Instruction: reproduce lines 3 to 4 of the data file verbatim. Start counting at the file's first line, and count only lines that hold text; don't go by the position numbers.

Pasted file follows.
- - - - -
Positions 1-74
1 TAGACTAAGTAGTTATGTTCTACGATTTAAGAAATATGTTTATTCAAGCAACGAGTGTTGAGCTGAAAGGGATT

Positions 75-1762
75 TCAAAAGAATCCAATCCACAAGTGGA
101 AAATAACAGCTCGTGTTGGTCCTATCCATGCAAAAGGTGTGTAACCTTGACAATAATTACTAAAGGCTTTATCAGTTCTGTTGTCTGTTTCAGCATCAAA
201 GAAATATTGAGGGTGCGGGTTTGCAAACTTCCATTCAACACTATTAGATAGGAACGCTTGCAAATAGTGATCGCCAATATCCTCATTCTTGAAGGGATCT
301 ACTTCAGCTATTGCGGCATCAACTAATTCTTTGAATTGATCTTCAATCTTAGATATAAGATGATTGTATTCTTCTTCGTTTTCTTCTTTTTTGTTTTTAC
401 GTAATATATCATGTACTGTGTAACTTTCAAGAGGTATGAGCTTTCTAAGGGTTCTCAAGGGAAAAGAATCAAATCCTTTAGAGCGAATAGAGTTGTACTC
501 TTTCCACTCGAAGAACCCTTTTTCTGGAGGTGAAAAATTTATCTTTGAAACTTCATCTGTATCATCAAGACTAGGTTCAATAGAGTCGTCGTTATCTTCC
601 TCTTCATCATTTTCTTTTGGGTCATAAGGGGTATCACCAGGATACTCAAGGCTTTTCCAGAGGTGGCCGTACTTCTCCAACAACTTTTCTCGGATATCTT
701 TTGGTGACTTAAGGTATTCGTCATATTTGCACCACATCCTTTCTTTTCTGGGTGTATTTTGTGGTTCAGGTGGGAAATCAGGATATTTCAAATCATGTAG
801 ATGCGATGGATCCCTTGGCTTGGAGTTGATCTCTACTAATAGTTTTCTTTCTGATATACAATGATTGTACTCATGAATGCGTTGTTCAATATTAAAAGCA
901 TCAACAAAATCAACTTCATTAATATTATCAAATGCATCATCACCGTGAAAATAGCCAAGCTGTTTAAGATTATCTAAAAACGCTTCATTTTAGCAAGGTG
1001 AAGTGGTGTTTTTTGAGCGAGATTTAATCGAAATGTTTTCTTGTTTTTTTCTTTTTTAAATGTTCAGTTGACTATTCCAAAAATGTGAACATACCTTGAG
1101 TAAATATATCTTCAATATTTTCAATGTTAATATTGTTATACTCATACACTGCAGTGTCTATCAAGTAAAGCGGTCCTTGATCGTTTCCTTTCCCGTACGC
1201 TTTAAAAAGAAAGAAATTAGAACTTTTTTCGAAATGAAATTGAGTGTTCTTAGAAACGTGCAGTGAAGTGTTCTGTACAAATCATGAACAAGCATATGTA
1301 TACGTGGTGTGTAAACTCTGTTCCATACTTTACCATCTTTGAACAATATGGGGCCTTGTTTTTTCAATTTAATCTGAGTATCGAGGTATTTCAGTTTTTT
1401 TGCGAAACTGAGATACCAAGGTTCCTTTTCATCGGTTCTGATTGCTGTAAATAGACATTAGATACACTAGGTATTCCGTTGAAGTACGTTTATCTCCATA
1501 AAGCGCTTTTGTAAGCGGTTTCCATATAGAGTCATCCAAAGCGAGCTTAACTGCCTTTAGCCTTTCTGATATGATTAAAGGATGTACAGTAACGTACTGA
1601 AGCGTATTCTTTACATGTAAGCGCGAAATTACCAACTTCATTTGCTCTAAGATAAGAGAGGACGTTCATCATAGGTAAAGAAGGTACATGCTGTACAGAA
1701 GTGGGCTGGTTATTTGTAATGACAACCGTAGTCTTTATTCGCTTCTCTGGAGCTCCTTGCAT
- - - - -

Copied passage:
Positions 75-1762
75 TCAAAAGAATCCAATCCACAAGTGGA